Last Thursday was an exciting day for the btrax team. We launched our first virtual event of the 2021 series on Japan Market Insights. With 150 attendees registered, btrax hosted the virtual event, Localizing for the Japanese Market, inviting leading industry experts from Square, Wix, and Shootsta. This article will be focusing on 3 insights that Kazu Mori, Japan localization specialist at Wix, shared in his presentation.
Japan is perceived as a difficult market to enter and grow. The Japanese market is known to be the gateway to the Asian market with a combined market cap over $5.6 trillion dollars. Yet many Western companies fail to successfully enter and grow in Japan.
There are drastic cultural differences, seemingly peculiar customer habits and needs, and potentially substantial investment needed to understand this market. btrax gathered 4 leading localization experts to explore the fundamentals of localization in Japan.
What is Localization?
Localization is envisioning the final product as if it were made by the local company from scratch.
The following are three fundamentals to consider when localizing your company into the Japanese market.
Small details lead to success in cultural transitions
“Localization is not about adding a new value to the product. Rather, it’s about presenting the product in its supposed form for the country. When the localization is done right, it’s often unnoticeable,” said Kazu Mori from Wix.
In the movie, Inside Out, there is a scene of a young girl refusing to eat her vegetables. In the original US movie, the despised vegetable was broccoli. However, in the Japanese movie, the vegetable was a green bell pepper. The green bell peppers in Japan tend to be small and bitter, notoriously known to be hated by children.
Cultural values translated into design differences
Marie Kondo localization for her Japan and US Youtube channel, respectively.
The US aesthetics is clean and minimal, while the Japanese aesthetics desire bold, colorful, and provoking designs. Five important aspects to consider when localizing design is color psychology, typography, hierarchy, navigation, and platforms.
Purely translating content and using the same design will not work effectively if your target audience has already gathered learned experiences from their cultural surroundings. A common design difference in Japanese design is the use of the color red which is correlated to boldness or positivity, while in the US, red is used to emphasize errors.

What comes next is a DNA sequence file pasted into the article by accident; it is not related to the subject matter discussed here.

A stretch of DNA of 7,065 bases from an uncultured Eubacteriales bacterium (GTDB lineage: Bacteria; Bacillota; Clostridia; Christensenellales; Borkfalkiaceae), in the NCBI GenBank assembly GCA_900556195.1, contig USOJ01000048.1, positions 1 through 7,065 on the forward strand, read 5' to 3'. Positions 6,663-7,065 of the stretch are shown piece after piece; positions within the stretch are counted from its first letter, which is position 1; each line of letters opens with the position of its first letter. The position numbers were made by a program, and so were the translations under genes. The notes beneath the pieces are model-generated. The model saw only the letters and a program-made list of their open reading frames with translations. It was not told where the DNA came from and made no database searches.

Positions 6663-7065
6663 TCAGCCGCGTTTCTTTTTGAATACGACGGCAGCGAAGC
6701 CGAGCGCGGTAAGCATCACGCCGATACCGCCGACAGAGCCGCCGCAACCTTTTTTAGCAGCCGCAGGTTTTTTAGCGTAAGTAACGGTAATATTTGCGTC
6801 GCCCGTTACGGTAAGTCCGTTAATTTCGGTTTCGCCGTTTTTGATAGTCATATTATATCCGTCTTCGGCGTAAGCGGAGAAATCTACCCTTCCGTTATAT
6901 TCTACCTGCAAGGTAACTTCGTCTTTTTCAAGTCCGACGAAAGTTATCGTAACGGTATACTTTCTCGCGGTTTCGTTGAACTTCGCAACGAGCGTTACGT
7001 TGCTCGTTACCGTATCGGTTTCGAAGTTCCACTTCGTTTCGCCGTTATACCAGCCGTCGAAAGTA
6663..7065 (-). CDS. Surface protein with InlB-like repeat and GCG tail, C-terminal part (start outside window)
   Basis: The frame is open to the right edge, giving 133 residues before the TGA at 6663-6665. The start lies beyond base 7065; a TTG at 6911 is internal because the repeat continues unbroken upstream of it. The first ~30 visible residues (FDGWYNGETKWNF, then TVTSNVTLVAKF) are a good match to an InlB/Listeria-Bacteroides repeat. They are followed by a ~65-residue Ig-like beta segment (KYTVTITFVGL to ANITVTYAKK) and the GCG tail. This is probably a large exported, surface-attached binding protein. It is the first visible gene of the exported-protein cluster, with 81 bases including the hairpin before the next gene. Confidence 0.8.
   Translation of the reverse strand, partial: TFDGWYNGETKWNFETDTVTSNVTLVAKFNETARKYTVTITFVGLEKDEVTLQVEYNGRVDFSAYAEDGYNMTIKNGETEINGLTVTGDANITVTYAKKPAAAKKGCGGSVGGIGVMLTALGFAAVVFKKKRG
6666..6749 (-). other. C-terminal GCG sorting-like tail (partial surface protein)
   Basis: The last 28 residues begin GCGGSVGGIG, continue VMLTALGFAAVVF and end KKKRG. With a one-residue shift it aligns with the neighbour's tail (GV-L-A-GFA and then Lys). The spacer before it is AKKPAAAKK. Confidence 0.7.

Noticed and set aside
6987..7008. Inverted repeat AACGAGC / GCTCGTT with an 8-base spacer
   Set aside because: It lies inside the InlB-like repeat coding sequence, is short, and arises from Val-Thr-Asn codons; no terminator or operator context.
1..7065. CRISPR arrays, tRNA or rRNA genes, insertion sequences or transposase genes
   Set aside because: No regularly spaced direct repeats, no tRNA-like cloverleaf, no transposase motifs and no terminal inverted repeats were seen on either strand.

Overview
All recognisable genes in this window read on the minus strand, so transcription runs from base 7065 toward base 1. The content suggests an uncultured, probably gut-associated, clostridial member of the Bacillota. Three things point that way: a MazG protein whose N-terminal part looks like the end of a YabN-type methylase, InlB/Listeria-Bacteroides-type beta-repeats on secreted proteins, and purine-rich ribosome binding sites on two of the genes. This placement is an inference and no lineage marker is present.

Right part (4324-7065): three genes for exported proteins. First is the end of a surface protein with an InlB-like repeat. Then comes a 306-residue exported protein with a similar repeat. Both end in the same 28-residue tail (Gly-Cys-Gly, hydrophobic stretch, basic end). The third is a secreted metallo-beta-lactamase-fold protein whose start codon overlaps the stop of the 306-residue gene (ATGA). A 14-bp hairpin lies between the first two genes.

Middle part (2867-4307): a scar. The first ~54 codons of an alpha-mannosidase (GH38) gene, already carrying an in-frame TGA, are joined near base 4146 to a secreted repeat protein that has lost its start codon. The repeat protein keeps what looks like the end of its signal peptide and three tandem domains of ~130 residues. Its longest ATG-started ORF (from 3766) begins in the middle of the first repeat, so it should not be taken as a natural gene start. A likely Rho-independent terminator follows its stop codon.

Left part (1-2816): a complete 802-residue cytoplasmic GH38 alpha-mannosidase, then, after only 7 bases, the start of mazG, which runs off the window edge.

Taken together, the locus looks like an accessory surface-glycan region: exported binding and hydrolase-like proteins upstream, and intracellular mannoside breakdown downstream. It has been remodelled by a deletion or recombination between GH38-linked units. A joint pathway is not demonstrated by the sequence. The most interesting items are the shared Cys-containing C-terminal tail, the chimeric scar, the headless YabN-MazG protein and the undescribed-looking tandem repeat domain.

Ant-Man released in Japan VS US, respectively.
Know your consumer mindset
When it comes to quality, the Japanese consumer is said to be discerning with a high expectation for quality. In Japan, the quality evaluation does not end with the product, it extends to the service during the sales process and post-purchase customer service. According to the 2017 American Express International survey, 56% of Japanese consumers answered, “they will take their business elsewhere after one bad service experience;” in comparison, China is only 23% and the US is 32%.
This insight should showcase that building loyalty and credibility is important when entering the Japanese market. Consumers in Japan value quality brands, services, delivery, packaging, and advertisements, and are all relevant when making purchasing decisions.
View our speaker’s presentations here!
For more information about customer behavior traits to consider in Japan, please check out our frestrax article, “Japanese Website Design Trends: 3 Consumer Behavior Traits to Consider.”
Without the right cultural, demographic, and linguistic knowledge, localization will never likely reach its full potential. With extensive knowledge of Japanese culture and over 15 years of experience working with global companies, btrax provides localization services and more for companies interested in entering the Japanese market. If you would like more information about our services, feel free to contact us.
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Our new E-Book is here!
We’re thrilled to announce the release of our newest e-book: “What I Wish I Knew Before Entering the Japanese Market.”
Featuring insights from industry professionals who have successfully navigated Japanese markets, this e-book will help you conquer the Japanese business world with confidence.